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HERMAN YUDACUFSKI v. COMMONWEALTH PENNSYLVANIA (11/03/80)

COMMONWEALTH COURT OF PENNSYLVANIA


decided: November 3, 1980.

HERMAN YUDACUFSKI, APPELLANT
v.
COMMONWEALTH OF PENNSYLVANIA, DEPARTMENT OF TRANSPORTATION, APPELLEE

Appeal from the Order of the Court of Common Pleas of Schuylkill County in case of Herman Yudacufski v. Commonwealth of Pennsylvania, Department of Transportation (formerly Department of Highways), No. 364 September Term, 1965 and No. 356 March Term, 1967.

COUNSEL

Thomas B. Rutter, with him Mary B. Stein, for appellant.

Martin Burman, Assistant Attorney General, with him Charles A. Buechel, Jr., Ward T. Williams, Chief Counsel, and Harvey Bartle, III, Acting Attorney General, for appellee.

President Judge Crumlish and Judges Blatt and Craig, sitting as a panel of three. Opinion by Judge Craig.

Author: Craig

[ 54 Pa. Commw. Page 449]

In this eminent domain case, condemnee-appellant Herman Yudacufski has appealed from a denial of a motion for new trial, after the entry of judgment on a jury verdict in the Court of Common Pleas of Schuylkill County, awarding him damages of $75,000.

[ 54 Pa. Commw. Page 450]

In 1964, the Pennsylvania Department of Transportation took 88.7 acres of appellant's 790.67 acre tract. In 1973, after extensive hearings and a view of the premises, the board of view awarded damages of $376,400. Both parties appealed to the trial court, where condemnee unsuccessfully petitioned for a change of venue because of alleged local prejudice against coal operators. Condemnee claimed the damages from the taking to be between approximately $3.3 million and $5.5 million; the Commonwealth's sole valuation witness appraised total damages at $37,000.

Condemnee's land was to be developed as a commercial-industrial and commercial-recreational project containing a coal preparation plant, lake, golf course, race track and freight airport. The condemnation and subsequent construction of a limited access highway split the tract into two non-contiguous parts.

At the de novo trial, condemnee presented four expert witnesses, whose testimony was based on information supplied by condemnee's developer, a registered professional engineer. None of these witnesses had seen the property before the condemnation. The Commonwealth also presented four expert witnesses; its valuation expert was the only witness who had visited the premises both before and after condemnation. The testimony conflicted strongly as to the extent that condemnation had interfered with the development of the tract.*fn1 The jury conducted an extensive view of the property.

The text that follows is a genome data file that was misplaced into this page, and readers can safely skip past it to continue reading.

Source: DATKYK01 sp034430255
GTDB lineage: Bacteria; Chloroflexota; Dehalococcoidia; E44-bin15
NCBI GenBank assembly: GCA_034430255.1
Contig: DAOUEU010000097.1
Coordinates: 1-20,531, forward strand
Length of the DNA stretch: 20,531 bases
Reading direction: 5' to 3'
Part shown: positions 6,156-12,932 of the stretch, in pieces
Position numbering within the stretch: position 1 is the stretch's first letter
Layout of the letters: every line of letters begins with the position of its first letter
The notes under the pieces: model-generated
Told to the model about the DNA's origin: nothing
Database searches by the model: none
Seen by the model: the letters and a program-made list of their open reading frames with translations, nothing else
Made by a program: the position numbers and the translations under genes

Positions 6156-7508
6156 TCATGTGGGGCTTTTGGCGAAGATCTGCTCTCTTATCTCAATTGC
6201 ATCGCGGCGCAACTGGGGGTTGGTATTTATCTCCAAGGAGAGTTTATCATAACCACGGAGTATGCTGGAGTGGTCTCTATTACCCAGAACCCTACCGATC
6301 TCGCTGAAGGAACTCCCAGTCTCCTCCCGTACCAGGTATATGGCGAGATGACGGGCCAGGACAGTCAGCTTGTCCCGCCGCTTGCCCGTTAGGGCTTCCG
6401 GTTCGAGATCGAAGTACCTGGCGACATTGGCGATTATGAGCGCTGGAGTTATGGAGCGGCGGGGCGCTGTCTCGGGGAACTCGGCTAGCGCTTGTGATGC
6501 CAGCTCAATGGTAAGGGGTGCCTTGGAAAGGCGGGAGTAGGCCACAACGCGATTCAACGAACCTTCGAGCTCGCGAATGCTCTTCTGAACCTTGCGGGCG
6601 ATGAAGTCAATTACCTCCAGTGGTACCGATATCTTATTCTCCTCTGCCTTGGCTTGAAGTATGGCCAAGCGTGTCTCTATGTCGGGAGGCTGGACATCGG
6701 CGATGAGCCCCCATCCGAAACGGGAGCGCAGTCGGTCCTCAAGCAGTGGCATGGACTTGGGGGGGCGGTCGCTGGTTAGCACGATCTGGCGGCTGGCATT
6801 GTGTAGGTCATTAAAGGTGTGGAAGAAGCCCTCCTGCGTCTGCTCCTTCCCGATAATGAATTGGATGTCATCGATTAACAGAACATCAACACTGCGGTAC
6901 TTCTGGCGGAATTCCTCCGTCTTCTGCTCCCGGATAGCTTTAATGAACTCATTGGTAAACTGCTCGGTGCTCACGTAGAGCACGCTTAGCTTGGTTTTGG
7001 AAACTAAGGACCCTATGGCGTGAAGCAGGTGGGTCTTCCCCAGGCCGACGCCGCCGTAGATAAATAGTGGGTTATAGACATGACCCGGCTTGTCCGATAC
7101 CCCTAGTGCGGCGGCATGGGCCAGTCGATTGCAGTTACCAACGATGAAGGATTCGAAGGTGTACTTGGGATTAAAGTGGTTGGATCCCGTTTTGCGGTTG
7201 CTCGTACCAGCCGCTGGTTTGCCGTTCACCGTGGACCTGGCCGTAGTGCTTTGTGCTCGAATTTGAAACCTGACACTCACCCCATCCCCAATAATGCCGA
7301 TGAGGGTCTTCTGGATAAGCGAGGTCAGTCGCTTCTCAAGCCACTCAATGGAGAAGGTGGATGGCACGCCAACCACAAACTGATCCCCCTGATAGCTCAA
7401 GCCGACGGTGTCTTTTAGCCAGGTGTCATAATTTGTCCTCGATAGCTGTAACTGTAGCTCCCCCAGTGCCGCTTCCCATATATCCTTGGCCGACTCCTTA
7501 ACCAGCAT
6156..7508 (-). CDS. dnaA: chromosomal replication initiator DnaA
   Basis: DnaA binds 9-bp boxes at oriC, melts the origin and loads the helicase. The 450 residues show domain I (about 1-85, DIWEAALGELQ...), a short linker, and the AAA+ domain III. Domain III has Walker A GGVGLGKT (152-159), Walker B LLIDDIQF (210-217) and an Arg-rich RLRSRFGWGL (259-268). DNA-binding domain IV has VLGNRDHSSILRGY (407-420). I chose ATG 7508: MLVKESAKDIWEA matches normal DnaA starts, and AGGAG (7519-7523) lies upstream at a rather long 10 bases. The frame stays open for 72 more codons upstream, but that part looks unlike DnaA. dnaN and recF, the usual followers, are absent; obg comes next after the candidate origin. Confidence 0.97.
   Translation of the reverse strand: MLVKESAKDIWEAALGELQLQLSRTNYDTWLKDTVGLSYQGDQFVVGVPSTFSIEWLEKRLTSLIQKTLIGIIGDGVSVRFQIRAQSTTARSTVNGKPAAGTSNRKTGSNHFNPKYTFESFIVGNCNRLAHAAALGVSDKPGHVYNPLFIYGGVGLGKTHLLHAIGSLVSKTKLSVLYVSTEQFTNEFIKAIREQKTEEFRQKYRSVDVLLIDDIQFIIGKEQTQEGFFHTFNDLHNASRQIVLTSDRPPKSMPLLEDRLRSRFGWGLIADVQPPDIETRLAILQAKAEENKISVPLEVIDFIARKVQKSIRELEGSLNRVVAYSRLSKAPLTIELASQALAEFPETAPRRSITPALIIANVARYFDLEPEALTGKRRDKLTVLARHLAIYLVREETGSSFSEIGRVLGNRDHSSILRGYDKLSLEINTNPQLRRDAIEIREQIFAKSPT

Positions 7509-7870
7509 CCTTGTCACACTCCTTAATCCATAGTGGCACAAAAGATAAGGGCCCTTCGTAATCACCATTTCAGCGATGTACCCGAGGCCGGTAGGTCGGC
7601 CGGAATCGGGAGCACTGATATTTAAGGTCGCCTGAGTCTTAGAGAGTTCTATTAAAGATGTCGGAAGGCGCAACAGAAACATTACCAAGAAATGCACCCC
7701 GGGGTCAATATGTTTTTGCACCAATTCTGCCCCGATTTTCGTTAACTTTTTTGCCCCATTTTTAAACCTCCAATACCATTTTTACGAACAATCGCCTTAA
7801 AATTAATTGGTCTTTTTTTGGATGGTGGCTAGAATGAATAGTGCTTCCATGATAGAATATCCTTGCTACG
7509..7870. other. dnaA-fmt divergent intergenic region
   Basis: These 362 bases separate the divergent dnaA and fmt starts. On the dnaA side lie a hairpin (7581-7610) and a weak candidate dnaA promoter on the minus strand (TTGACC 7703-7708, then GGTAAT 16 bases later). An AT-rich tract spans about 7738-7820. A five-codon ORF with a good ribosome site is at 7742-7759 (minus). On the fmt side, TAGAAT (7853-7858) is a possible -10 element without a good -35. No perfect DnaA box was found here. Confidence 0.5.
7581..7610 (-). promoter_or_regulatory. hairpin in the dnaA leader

Condemnee argues that the new trial motion should have been granted because (1) the lower court

[ 54 Pa. Commw. Page 451]

    erred in denying his petition for a change of venue; (2) the verdict was against the weight of the evidence; and (3) the award was clearly inadequate.

With respect to the first contention, because the motion for a new trial did not preserve the issue of venue, condemnee cannot pursue that issue on appeal. Issues not preserved in the trial court will not be reviewed on appeal. Pa. R.A.P. 302(a); Hawk Sales Co. v. Pennsylvania Department of Transportation, 38 Pa. Commonwealth Ct. 535, 394 A.2d 657 (1978).

Before turning to the remaining issues, we note that a motion for a new trial is addressed to the discretion of the trial court, based on the circumstances of the particular case, and the court's action in granting or refusing such a motion will not be reversed in the absence of a manifest abuse of discretion or a clear error of law. Abrams, Inc. v. Redevelopment Authority of the City of Philadelphia, 37 Pa. Commonwealth Ct. 343, 391 A.2d 1 (1978).

Our examination of the extensive record in this case satisfies us that the verdict is not inadequate or against the weight of the evidence. Our conclusion is to affirm by adopting the able opinion below of Judge Heffner, published at 75 Sch. L.R. 70 (1979).

Particularly persuasive is Judge Heffner's recognition that resolution of discrepancies in testimony and evaluation of witness credibility are functions of the jury, for which he soundly cited Abrams, supra. The conclusion that the verdict was supported by evidence is strengthened by the fact that the jury viewed the property, a factor to be given substantial weight. Commonwealth v. Herold, 17 Pa. Commonwealth Ct. 148, 330 A.2d 890 (1975). For us "to overthrow the verdict on the ground that it was against the weight of the evidence would, in light of the record, amount

[ 54 Pa. Commw. Page 452]

    to judicial usurpation of the jury's province." Springer v. Allegheny County, 401 Pa. 557, 561, 165 A.2d 383, 385 (1960).

Further, the trial court correctly observed that a finding of inadequacy does not automatically arise because there is a wide disparity between the board of view award, the jury verdict, and the damage appraisals made by the expert witnesses. Nobel v. West Penn Power Co., 36 Pa. Commonwealth Ct. 577, 388 A.2d 781 (1978).*fn2

We therefore find no error in the denial of condemnee's motion for new trial.

Order

And Now, this 3rd day of November, 1980, the August 6, 1979 order of the Court of Common Pleas of Schuylkill County denying a motion for a new trial, at No. 364 September Term 1965 and No. 356 March Term 1967, is affirmed upon the opinion of Judge Heffner, at 75 Sch. L.R. 70 (1979).

Disposition

Affirmed.


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